Multcolib Research Picks: Disaster Preparedness Online Resources
Annotation:Detailed resources include making an emergency plan for families and individuals with disabilities, planning for heat or earthquakes, and local training like the Neighborhood Emergency Team (NET).
Annotation:Gresham also has some useful information online, including a Neighborhood Ready PDF that you can use to as a tool to get to know your neighbors and other local resources.
Annotation:The best advice for traveling in bad winter weather is not to travel at all, if you can avoid it. Here are some additional tips for winter driving in Portland.
Annotation:Being prepared for The Big One and knowing what to do will make all the difference when seconds count in an emergency. Here you can find information on how to prepare an emergency supply kit, develop family communications and emergency plans, stay informed during an emergency and get information about the various natural and man-made disasters that could occur.
Annotation:Very large earthquakes will occur in Oregon’s future, and our state’s infrastructure will remain poorly prepared to meet the threat unless we take action now to start building the necessary resilience. This is the central finding of the Oregon Resilience Plan requested by Oregon’s 76th Legislative Assembly.
Annotation:State website that includes resources disaster mitigation and recovery, training and planning, and technology and response.
Annotation:Planning for Resilience & Emergency Preparedness ( PREP) brings it all together in one website. PREP provides practical information on getting ready for any potential emergency, from storms and power outages to floods and earthquakes. This information will help you and your neighbors to make it through on your own, since authorities may be overwhelmed and unable to respond promptly after a major disaster.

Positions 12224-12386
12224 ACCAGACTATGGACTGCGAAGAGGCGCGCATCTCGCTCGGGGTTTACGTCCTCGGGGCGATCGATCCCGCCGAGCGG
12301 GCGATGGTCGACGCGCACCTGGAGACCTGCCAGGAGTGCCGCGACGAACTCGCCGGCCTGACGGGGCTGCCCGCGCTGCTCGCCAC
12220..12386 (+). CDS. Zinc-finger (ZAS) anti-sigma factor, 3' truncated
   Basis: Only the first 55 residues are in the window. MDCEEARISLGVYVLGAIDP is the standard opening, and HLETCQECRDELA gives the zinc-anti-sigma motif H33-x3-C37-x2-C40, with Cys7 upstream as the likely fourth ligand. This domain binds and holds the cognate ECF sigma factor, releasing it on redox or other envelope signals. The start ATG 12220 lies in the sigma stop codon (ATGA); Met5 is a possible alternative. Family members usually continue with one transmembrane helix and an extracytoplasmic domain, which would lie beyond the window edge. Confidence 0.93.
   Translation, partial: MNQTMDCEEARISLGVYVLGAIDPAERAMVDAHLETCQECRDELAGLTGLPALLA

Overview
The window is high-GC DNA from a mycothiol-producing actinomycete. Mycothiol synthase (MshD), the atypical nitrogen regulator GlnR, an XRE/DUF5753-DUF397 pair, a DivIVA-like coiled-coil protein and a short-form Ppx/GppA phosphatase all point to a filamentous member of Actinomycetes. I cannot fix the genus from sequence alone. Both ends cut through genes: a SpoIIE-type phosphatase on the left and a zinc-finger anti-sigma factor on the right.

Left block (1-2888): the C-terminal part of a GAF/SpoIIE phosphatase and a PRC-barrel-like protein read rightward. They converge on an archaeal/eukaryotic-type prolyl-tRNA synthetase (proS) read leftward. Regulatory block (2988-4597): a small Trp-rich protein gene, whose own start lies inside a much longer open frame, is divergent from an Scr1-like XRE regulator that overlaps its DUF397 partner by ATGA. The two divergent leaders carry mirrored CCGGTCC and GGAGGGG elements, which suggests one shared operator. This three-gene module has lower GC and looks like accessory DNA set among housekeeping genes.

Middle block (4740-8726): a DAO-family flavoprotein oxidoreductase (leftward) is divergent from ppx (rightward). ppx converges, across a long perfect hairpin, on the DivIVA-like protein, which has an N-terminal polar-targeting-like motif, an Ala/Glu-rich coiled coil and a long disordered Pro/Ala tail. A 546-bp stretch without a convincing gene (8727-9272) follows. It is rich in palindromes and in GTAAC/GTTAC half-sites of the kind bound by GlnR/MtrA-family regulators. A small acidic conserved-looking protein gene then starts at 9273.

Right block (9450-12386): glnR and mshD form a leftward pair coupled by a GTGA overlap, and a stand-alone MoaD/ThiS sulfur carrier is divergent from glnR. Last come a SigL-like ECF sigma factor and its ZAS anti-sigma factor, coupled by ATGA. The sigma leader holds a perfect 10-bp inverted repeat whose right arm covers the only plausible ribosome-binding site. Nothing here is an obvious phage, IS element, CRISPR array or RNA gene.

Annotation:The best time to prepare for an emergency is before one happens. Make sure your family knows emergency phone numbers and your kids know how to place a call for help.
Annotation: Public awareness campaign (FEMA and Homeland Security) designed to educate and empower Americans to prepare for and respond to emergencies including natural and man-made disasters. Includes protective measures to take for a wide variety of situations, kit building ideas, and information for kids). Website is available in a number of languages including Chinese, Vietnamese, Russian, and Spanish.
Annotation:The FEMA (Federal Emergency Management Agency) website includes information about protecting your home and how to apply for assistance in the aftermath of an event.
Annotation:Article from the Portland Monthly Magazine dated July 1, 2014 about how Portland and surrounding areas would fare in the Cascadia Subduction Quake and aftermath.
Annotation:Multnomah County Library blog post from Karen T. and Catherine M.
A Shared List by multcolib_Government
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Floods, earthquakes, snow, volcanoes, and landslides! Trying to think of and prepare for every possible catastrophe that might occur in the Pacific Northwest can be daunting! Thankfully there are many resources available from your Multnomah County Library and other government agencies to help you plan for any situation. Here are some of the most useful local and federal resources. - Karen T. and Catherine M.